Most estate agents and property investors are familiar with them: tricky properties that, for a variety of reasons, fail to attract a buyer on the open market. If your house or flat is one of them, you'll want to do everything possible to secure that sale.
First step: presenting your property in the right way
If your property isn't attracting the right sort of interest (or any interest), don't immediately assume that it's a lost cause. Have you worked your way through the following list?
1. Check your property's kerb appeal - because there's only one chance to make a first impression. Where necessary, clean and paint the front door and window frames, jet wash the path or drive, move wheelie bins out of sight, and make sure the garden is tidy. To go one step better, remember that carefully-tended foliage and flowers can go a long way towards making even the plainest property look appealing. Finally, if the property is unoccupied, keep an eye out for junk mail sticking out of the letterbox.
2. Ask yourself how it feels to step through the front door. Is the hallway cluttered? What's the flooring like? Can you smell anything? Be particularly wary of pet odours, damp and fresh paint smells. Yes, you read the last point right: some buyers assume fresh paint is hiding damp, mould or worse.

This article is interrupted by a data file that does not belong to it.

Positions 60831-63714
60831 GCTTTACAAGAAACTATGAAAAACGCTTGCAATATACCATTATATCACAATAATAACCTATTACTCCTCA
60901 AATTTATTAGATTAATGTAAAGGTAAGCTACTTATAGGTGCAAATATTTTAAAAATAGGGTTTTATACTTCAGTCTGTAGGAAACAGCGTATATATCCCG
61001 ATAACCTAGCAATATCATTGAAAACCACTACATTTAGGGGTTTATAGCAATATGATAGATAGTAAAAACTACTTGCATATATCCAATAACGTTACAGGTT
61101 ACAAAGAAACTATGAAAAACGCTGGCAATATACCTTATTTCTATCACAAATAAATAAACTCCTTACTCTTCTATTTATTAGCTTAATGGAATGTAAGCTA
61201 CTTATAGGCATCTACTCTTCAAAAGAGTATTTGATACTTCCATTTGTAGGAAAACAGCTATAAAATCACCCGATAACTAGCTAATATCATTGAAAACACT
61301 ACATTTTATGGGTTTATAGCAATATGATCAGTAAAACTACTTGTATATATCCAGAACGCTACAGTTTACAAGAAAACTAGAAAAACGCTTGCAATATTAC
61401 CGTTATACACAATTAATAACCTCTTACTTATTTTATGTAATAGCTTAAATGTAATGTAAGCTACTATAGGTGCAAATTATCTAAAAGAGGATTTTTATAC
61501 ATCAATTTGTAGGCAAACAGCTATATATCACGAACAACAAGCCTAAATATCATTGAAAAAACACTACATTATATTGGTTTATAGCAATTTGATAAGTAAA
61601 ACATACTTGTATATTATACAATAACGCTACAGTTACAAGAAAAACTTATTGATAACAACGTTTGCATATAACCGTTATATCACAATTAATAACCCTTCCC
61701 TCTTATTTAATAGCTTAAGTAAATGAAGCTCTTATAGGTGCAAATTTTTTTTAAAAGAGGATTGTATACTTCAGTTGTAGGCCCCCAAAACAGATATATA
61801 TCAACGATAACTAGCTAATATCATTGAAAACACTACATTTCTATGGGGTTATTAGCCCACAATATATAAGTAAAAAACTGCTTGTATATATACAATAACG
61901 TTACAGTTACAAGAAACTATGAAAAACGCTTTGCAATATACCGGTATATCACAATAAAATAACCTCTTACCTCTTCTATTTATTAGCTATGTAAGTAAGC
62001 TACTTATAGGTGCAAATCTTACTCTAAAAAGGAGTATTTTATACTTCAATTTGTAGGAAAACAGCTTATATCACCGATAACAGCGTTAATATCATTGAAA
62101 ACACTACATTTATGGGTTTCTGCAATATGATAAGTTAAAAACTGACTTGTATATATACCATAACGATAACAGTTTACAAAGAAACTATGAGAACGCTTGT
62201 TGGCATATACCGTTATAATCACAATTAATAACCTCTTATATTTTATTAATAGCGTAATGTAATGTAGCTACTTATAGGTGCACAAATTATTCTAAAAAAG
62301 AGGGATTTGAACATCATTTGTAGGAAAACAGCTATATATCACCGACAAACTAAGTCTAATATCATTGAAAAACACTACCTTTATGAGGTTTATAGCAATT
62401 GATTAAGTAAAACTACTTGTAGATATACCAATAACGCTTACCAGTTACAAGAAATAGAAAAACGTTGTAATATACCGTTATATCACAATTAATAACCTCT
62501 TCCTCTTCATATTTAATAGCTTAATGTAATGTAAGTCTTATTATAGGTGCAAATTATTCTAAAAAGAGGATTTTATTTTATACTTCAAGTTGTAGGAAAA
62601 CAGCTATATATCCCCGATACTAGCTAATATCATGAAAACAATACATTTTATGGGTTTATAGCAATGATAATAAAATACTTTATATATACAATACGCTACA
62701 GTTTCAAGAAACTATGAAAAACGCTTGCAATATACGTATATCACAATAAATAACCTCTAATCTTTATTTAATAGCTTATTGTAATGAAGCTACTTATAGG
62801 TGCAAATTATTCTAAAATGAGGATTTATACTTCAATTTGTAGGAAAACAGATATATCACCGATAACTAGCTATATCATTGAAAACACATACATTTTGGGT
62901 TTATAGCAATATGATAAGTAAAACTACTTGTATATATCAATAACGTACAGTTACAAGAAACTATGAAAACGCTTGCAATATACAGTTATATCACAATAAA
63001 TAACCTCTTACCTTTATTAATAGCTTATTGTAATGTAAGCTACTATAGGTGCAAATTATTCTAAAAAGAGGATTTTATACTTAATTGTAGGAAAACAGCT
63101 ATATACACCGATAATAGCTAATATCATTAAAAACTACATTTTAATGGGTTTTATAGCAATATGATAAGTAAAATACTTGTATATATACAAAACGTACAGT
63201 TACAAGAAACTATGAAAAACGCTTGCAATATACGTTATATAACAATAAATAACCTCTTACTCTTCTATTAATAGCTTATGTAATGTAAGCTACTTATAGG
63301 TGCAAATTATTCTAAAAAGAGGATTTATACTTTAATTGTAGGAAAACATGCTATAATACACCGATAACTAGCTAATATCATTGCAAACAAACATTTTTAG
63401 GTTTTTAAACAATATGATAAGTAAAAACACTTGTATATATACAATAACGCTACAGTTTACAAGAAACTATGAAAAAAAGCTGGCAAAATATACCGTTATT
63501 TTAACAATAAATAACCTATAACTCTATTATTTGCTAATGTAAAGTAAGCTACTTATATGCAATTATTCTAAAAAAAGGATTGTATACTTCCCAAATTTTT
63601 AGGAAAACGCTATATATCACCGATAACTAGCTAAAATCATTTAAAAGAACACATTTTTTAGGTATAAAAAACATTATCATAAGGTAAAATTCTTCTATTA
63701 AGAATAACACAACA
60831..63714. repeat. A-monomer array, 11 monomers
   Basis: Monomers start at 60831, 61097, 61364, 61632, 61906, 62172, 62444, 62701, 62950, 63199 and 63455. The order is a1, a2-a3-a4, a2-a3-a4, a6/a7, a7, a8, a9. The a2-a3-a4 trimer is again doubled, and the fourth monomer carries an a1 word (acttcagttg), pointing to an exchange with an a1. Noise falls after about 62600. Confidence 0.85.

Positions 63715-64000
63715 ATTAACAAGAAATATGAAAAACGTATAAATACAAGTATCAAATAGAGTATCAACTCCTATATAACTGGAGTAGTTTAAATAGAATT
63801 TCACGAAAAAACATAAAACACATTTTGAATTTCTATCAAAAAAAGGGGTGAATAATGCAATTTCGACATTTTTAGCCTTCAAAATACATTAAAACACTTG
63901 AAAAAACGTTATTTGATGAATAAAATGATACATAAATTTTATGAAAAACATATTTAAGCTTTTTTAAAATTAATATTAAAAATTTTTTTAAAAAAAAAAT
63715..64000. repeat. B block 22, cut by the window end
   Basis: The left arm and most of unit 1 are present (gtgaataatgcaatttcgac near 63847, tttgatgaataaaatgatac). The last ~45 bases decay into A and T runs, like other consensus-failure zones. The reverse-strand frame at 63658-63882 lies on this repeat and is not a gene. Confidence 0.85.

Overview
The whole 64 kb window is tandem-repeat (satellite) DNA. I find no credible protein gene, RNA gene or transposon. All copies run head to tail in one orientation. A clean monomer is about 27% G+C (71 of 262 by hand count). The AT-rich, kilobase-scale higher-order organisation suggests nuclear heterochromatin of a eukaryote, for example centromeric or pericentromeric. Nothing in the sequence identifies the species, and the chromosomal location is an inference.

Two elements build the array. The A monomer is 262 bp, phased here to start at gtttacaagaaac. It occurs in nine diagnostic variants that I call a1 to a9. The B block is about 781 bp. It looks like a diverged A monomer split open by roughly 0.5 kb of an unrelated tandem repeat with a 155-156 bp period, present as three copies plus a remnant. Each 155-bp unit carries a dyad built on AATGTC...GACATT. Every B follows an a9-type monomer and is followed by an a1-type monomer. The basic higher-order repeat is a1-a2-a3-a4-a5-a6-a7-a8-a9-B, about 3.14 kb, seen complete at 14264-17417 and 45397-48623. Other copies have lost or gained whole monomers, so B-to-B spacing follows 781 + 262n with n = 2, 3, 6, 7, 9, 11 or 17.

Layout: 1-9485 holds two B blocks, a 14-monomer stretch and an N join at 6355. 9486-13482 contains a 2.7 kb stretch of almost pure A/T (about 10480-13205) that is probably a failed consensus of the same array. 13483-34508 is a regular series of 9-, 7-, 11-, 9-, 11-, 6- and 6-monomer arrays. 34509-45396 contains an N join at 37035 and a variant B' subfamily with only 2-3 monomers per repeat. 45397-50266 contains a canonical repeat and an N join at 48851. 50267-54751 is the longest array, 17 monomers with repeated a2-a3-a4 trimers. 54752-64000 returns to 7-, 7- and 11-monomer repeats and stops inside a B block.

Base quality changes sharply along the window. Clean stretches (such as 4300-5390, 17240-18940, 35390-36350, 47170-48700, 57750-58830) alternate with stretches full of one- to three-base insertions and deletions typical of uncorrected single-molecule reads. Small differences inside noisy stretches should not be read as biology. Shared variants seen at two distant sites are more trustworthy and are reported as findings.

3. Can you see through the windows? Sparkling clean windows are a must - and so much the better if they're well-dressed with blinds, curtains or shutters.
4. Is the property in a good state of repair? Chances are that you've either fixed anything major or have accounted for the work in the asking price, but what about all those tiny glitches that you've been meaning to get around to fixing? They include the dodgy flush on the downstairs loo that you've been promising yourself you'd mend ever since you moved into the property, the small patch of black mould in the shower grouting, and the cracked tile in the kitchen. Taken individually, a small defect can seem trivial, but add enough of them together and you risk putting off buyers.
5. Have you depersonalised and decluttered? Remember that not everyone will be able to visualise themselves living in the property if, for example, your childhood collection of Cabbage Patch dolls is swamping the spare room or the walls of your living room resemble a portrait photographer's portfolio.
6. Is the place clean? Is it really clean? Some sellers like to hire a cleaning company to do a one-off deep clean to make sure nothing is missed.
7. Are the property particulars accurate? Do they include a floor plan - and does the floor plan list room dimensions? Many buyers report that they are immediately deterred from viewing if a listing does not include a floor plan.
8. Do the photographs that accompany the listing show the property at its best? A great deal can go wrong with photographs: they may be underexposed, overexposed or fail to show all the rooms in the property (and you can be sure that buyers will be suspicious as to why there's no photograph of the bathroom or bedroom). Equally, they might be taken from the wrong angle or using a lens that distorts the shape of the rooms. And don't forget to check which photograph appears first: if it's not the front of the property, buyers will wonder why.